“There was absolutely no way to get to it, to do any sort of regular maintenance,” Hurst said.
While the church attracted high-profile civil rights leaders like Martin Luther King Jr. and Rosa Parks during the latter part of the 20th century, the bell remained silent and was all but forgotten until a chance conversation between a member of the congregation and an employee at Colonial Williamsburg brought about renewed interest in the idea of putting the bell in working order once again.
“We were looking at the disturbing events happening in our nation recently, and thinking about how the bell could be a symbol of hope, faith, freedom and justice,” Davis said. “We need to start ringing this bell again, and get as many people as we can to ring the bell – to let freedom ring and to transform this into a more perfect union.”
Last spring the church and Colonial Williamsburg began discussing the bell project in earnest, and in the fall a team of conservators began working on restoring the bell.
Over the past several months, the team has fixed the yoke, cleaned the bell and added a special coating to protect it from future erosion, Hurst said.
“It’s been a wonderful opportunity to reach out and solidify and enhance our relationship with the church and other members of the community,” Hurst said.
The bell has now returned to the church, positioned lower in the steeple so it remains easily accessible, and it will serve as the cornerstone of Colonial Williamsburg’s “Let Freedom Ring” Black History Month programming.
Nathaniel Brown, a member of First Baptist who also helps with the church’s media relations, believes the “Let Freedom Ring” program will help unite people across different races, faiths and age groups to come together and be a part of the lessons of history in a tangible way. He also thinks it is a valuable service to the congregation of church itself.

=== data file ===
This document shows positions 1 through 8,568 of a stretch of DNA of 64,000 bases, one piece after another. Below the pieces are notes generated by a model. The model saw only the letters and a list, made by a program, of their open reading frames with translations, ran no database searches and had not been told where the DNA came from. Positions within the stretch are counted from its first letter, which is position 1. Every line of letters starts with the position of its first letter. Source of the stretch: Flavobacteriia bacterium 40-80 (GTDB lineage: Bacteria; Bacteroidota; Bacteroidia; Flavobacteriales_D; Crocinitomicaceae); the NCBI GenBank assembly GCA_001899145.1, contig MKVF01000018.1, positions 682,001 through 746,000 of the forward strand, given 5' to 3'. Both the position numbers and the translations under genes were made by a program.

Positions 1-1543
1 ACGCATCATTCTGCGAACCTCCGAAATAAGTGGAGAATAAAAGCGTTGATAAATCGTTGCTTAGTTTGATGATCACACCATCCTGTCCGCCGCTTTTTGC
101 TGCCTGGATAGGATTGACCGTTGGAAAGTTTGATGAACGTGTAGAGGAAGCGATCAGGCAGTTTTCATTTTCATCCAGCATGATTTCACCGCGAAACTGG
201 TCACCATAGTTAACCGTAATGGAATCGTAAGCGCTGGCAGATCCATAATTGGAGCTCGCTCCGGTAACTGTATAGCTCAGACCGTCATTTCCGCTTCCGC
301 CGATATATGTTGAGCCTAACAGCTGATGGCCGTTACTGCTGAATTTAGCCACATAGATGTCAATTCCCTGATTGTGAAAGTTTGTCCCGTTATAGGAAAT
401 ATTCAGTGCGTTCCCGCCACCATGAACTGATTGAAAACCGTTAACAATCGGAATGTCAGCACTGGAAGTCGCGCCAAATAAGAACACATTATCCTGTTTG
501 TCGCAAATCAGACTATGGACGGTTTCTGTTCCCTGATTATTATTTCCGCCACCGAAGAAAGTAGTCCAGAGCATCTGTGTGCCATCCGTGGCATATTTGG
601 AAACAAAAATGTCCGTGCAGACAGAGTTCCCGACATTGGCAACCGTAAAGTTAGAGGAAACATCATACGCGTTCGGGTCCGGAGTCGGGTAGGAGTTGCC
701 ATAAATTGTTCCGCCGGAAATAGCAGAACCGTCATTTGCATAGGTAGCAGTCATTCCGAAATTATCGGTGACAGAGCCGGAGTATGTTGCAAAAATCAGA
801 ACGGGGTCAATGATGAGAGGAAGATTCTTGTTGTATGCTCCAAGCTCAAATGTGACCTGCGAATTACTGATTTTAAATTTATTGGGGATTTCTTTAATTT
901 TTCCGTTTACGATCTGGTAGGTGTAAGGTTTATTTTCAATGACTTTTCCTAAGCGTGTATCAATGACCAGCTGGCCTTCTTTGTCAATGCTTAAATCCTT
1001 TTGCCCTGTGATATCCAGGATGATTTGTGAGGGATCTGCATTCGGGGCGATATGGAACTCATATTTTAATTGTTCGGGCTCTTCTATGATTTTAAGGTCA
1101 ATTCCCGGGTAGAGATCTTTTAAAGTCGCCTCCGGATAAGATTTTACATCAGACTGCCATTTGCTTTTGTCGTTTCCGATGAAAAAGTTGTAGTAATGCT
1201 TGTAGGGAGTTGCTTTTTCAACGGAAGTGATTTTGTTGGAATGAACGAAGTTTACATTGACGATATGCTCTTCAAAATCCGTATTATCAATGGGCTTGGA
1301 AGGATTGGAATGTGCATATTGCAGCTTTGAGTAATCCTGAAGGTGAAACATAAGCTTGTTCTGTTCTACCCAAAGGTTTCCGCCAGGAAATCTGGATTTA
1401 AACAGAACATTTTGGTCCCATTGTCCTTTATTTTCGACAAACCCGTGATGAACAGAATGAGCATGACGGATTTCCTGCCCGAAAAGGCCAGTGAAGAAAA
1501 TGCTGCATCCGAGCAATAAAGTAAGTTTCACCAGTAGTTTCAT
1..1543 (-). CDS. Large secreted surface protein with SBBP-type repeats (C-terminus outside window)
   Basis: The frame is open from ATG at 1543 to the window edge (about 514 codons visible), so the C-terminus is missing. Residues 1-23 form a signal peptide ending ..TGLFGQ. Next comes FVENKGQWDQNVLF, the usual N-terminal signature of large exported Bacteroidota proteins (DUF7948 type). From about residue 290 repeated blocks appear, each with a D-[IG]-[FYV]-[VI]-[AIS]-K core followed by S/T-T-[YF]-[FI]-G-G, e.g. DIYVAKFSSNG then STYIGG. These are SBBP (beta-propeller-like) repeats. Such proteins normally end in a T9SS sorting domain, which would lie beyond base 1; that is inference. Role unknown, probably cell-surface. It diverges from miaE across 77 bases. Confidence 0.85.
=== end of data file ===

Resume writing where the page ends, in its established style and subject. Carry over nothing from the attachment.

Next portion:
“The people of this congregation get a sense of their history from the work surrounding this bell,” Brown said. “Visibility is dear to them because they are excited to share their history, and their hope for the future.”
As much as the bell represents the past, Davis and Brown also think it is a symbol of the future. Much like it was originally intended to serve as a call to worship for the church, the bell is now being seen as a call to action for the community and the nation.
“We want people to come and ring the bell and look how far we’ve come and make a commitment to go even further,” Davis said.
Both Colonial Williamsburg and members of First Baptist Church are hopeful initiatives like Let Freedom Ring will not only promote the values of freedom but also attract more African America visitors to the area and make them feel more included in the history presented here.
“Under Dr. Reiss’ leadership, it seems [Colonial Williamsburg] is more willing to talk about the issue [of race],” Brown said. “We’re hoping our relationship with Colonial Williamsburg will continue and they will continue to be open to presenting our story.”
“The more you learn about [black] history, the more you learn how we were really connected,” Davis said. “Black history and American history are the same thing, and this is an opportunity to say we are one nation, under God, indivisible with liberty and justice for all – and we need to start acting like it.”